This edited collection brings together a range of contemporary expertise to discuss the development and impact of tabloid news around the world.
In thirteen chapters, Global Tabloid covers tabloid developments in Asia, Africa, the Americas, Australia, and both Eastern and Western Europe. It presents innovative research from eighteen expert contributors and editors who explore tabloidization as a phenomenon, and tabloids as a news form. With an awareness of historical dynamics where tabloids played a role in national news media systems, it brings the debates around tabloids as a cultural force up to date. The book addresses important questions about the contemporary nature of popular culture, the challenges it faces in the digital era, and its impact on a political world dominated by tabloid values. Going beyond national borders to consider global developments, the editors and contributors explore how the tabloids have permeated media culture more generally and how they are adapting to an increasingly digitalized media sphere.
This internationally focused critical study is a valuable resource for students and researchers in journalism, media, and cultural studies.
Table of Contents
- Tabloid culture: Parameters and debates
- Digital impacts on the tabloid sphere: Blurring and diffusion of a popular form and its power
- ‘Tabloidization’ in the Internet age
- Is Facebook driving tabloidization?: A cross-channel comparison of two German newspapers
- Tabloids in Zimbabwe: A moral-ethical research agenda
- Trivializing entertainment news in India: Elements of tabloidization in the news coverage of Bollywood celebrities
- Tabloid and populist sensitivities in Denmark
- Recent shifts in the Australian tabloid landscape: Fissures and new formations
- The post-communist "hybrid" tabloid: Between the serious and the "yellow"
- From baby bumps to border walls: Celebrity gossip magazines and the post-truth politic
- Dispatches from la Crónica Roja: Why sensationalism and crime still matter in the new Latin America media ecology
- The rise and fall of tabloid journalism in post-Mao China: Ideology, the market, and the new media revolution
- Reclaiming and tabloidizing "truth" in Turkey
Scott A. Eldridge II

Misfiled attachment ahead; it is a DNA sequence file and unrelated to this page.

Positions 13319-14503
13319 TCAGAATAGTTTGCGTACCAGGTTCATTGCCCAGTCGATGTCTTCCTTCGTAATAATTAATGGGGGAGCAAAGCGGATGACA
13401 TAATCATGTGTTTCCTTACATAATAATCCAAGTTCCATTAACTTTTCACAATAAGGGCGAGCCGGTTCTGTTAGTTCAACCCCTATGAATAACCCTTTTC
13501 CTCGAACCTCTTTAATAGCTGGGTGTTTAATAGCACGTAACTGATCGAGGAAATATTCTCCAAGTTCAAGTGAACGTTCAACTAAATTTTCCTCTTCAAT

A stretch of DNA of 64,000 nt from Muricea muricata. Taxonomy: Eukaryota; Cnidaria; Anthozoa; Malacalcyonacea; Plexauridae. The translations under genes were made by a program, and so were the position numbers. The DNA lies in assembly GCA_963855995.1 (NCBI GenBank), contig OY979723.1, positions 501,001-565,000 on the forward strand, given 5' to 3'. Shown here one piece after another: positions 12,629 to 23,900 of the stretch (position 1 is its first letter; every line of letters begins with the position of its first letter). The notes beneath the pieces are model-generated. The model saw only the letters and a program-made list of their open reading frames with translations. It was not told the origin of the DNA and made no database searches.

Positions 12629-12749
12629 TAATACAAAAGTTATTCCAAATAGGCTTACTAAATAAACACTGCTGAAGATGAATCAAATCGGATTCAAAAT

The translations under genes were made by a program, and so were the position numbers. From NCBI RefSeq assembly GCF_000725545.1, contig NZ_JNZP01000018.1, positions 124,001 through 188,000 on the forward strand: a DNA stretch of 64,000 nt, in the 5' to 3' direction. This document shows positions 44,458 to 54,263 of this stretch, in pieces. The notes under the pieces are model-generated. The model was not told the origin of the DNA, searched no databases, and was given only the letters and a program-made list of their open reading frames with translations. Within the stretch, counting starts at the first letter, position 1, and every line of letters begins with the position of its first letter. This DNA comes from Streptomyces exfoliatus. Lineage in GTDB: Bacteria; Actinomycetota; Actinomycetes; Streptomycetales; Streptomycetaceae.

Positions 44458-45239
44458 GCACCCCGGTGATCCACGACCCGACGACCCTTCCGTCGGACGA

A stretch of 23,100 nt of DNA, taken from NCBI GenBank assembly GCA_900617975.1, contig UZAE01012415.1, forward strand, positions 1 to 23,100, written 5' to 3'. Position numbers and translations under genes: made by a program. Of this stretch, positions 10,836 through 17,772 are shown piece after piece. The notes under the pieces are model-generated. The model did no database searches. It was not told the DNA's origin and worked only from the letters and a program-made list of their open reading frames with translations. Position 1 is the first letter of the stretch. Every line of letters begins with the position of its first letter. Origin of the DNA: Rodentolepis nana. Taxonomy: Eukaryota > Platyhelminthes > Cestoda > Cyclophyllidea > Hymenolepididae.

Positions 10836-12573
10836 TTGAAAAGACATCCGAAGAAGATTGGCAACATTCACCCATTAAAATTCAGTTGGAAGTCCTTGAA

Melanie Magin, Miriam Steiner, Andrea Häuptli, Birgit Stark and Linards Udris
Lada Trifonova Price
Marcela F. Pizarro and Jairo Lugo-Ocando
Mine Gencel Bek
Martin Conboy is Emeritus Professor of Journalism History and the co-director of the Centre for the Study of Journalism and History at the University of Sheffield. He has produced ten books on the language and history of journalism. Specific to this project he wrote Tabloid Britain (2006) and with Professor Adrian Bingham Tabloid Century (2015). His 2002 book The Press and Popular Culture has recently been translated into Czech with a new introduction. He is on the editorial boards of Journalism Studies; Media History; Journalism: Theory, Practice and Criticism; and Memory Studies.
Scott A. Eldridge II, PhD, is an assistant professor at the Centre for Media and Journalism Studies, University of Groningen. His research addresses digital journalism and the changing journalistic field, focusing on antagonistic journalistic actors. He is the author of numerous studies on these changes, including Online Journalism from the Periphery: Interloper Media and the Journalistic Field (2018), and is co-editor with Bob Franklin of The Routledge Handbook of Developments in Digital Journalism Studies (2019) and The Routledge Companion to Digital Journalism Studies (2017). He is an associate editor for the journal Digital Journalism.
"This book brings together a rich array of perspectives on tabloid culture. With examples gathered from around the world, and perspectives ranging from the ethical to the political and technological, located within a variety of social settings and economic systems, this collection is set to become a standard reference point for students of this much-maligned yet perennially influential cultural form" - Herman Wasserman, University of Cape Town, Author of Tabloid Journalism in South Africa – True Story!